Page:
Fifteenth Sunday of Pentecost

Jonah Is Angry at God

Jonah 3: 10 - 4:11

Exodus 34: 6

There are three great lessons in the story of Jonah.

In the first chapter of the book, Jonah responds to God's call by traveling in a completely different direction from where God told him to go. (If Jonah had lived in Los Angeles, it would have been as if God had told him to take a bus to Chicago, but Jonah got on a boat headed for Hawaii instead.) Jonah tried to hide from God's call, but God followed him.

Jonah does hear God's call, goes to Ninevah, and preaches to the people there. The people of Ninevah (who are not descended from Abraham) listen to Jonah and change their ways. They even ask their animals to suffer to prove to God that the whole society is serious about changing.

But even though Jonah ends up exactly where God wanted him to go - Ninevah - and does exactly what God asked him to do - preaching to and saving an alien people - Jonah is still angry at God. Just because he is doing God's will doesn't mean that he is happy about it.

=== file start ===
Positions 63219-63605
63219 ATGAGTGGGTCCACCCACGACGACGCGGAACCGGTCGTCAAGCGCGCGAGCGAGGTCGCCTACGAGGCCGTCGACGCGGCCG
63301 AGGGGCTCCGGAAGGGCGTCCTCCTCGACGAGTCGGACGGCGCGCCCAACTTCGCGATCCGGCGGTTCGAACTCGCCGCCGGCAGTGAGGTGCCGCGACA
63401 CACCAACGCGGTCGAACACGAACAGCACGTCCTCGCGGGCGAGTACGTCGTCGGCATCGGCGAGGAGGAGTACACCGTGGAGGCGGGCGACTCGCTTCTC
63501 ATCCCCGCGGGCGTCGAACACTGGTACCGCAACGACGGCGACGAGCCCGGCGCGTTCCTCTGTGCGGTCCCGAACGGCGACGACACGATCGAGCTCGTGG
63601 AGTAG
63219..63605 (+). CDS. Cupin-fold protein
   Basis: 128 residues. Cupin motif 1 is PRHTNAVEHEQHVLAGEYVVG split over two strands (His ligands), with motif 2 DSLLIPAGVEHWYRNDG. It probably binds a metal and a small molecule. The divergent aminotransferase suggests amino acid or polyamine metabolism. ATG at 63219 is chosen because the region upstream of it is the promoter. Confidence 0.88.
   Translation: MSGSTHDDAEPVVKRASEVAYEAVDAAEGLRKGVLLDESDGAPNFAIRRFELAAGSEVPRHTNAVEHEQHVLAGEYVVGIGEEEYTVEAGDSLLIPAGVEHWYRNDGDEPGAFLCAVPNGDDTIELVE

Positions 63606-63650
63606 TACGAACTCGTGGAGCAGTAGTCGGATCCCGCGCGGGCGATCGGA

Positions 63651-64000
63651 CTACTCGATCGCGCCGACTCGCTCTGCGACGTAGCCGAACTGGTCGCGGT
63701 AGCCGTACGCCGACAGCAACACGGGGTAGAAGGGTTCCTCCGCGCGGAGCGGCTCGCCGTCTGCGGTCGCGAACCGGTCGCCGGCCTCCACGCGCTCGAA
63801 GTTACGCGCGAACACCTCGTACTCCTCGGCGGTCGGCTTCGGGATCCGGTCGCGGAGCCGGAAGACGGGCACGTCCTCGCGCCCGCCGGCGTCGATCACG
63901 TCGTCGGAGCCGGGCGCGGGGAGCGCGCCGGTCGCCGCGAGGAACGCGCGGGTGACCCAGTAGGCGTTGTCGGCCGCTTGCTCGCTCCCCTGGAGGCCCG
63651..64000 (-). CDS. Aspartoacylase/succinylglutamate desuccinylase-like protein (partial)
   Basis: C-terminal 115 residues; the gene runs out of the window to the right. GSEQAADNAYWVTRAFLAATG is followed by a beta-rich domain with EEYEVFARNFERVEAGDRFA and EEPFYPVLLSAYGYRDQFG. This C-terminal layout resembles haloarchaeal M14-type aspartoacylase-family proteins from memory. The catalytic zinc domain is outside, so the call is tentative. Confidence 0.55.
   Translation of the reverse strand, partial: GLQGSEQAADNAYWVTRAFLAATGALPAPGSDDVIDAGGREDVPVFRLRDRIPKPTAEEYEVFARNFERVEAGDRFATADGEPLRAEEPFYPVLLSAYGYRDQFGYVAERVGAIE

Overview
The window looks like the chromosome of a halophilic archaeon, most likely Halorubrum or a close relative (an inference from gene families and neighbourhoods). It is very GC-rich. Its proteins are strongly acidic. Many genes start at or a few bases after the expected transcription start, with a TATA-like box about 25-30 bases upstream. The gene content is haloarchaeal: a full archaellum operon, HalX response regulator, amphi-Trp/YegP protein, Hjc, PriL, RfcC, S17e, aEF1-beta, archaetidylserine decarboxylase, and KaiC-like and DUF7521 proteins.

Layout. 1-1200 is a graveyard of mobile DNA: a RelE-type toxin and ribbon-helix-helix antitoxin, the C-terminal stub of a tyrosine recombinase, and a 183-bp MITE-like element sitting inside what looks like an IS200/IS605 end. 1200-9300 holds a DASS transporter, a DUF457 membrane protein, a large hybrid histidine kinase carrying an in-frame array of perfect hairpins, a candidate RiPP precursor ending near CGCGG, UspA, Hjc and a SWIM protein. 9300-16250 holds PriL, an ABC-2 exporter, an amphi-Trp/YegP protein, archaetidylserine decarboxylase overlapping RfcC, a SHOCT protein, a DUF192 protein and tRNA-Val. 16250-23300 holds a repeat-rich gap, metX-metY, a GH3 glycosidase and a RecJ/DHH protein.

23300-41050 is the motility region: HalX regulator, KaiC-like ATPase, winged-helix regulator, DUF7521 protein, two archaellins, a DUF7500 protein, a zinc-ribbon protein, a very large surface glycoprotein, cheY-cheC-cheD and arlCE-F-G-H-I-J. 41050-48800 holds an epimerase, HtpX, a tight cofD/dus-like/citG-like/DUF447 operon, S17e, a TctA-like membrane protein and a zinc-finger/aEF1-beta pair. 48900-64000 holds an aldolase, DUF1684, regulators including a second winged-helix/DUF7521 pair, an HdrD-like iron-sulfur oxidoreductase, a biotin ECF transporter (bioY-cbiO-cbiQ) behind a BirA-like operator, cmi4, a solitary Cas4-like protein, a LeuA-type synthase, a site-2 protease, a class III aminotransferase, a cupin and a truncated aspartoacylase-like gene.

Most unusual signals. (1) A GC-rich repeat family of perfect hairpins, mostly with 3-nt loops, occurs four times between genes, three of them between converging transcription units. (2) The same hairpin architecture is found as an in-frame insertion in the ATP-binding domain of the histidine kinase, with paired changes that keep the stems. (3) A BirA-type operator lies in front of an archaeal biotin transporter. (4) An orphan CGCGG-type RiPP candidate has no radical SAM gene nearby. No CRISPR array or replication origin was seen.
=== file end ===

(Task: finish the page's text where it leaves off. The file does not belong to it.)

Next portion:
Out of his anger comes the beautiful hymn of praise in verse 2: I knew that you are a gracious and compassionate God, slow to anger and abounding in love, a God who relents from sending calamity. (Some of us still sing this praise as a part of our Sunday morning liturgy.) Jonah may be quoting God's own words back to him from Exodus 34:6, where God tells Moses who he is.

The very most important of these lessons is that God can transform even our anger into praise for him.

1. What did Jonah do when he became angry at God?

[Jonah prayed to God and told God exactly how he felt.]

2. Even while Jonah was angry, what did God do for him?

[God made a vine to grow up over Jonah's head to shelter him from the sun.]

3. Who did God care about?

[God cared about Jonah and about the whole city of Ninevah, even the cattle.]


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